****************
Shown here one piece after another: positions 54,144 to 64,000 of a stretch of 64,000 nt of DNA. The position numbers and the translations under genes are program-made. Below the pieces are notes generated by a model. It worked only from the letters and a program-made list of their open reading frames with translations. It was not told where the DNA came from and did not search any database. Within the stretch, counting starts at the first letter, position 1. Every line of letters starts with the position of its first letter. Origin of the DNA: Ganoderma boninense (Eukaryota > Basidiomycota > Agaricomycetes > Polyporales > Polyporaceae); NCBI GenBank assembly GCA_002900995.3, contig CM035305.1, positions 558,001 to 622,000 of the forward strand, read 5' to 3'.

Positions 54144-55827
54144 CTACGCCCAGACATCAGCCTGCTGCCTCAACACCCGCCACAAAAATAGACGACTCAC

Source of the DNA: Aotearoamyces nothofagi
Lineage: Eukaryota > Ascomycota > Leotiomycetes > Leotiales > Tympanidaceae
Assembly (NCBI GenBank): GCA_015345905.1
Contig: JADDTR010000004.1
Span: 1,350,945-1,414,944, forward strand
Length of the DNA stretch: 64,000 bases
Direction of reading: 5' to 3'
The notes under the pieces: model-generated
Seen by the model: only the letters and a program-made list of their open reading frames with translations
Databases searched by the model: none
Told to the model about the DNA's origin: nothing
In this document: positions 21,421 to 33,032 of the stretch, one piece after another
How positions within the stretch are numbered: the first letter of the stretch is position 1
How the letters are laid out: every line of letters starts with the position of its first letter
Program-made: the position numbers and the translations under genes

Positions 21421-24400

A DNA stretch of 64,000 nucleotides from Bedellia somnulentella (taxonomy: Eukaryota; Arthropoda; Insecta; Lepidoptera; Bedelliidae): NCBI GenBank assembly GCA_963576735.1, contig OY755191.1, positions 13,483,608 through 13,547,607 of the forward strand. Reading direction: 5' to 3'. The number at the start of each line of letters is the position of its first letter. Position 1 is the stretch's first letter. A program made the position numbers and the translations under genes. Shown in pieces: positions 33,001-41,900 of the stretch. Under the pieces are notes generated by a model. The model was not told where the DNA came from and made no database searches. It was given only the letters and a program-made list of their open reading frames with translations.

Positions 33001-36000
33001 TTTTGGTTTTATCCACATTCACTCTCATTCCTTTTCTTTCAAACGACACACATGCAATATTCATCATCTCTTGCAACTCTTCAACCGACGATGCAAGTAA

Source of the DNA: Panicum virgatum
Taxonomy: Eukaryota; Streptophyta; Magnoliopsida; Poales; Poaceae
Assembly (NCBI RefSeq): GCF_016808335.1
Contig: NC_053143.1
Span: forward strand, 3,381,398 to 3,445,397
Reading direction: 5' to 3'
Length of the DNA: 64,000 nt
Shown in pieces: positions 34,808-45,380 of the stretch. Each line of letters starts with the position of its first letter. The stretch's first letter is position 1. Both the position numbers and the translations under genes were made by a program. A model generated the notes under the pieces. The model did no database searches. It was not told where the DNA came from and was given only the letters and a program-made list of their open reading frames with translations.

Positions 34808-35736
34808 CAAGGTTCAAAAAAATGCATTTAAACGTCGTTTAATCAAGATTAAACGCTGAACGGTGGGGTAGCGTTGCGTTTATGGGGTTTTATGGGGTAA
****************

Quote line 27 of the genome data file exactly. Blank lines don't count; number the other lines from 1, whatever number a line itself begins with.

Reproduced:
Span: forward strand, 3,381,398 to 3,445,397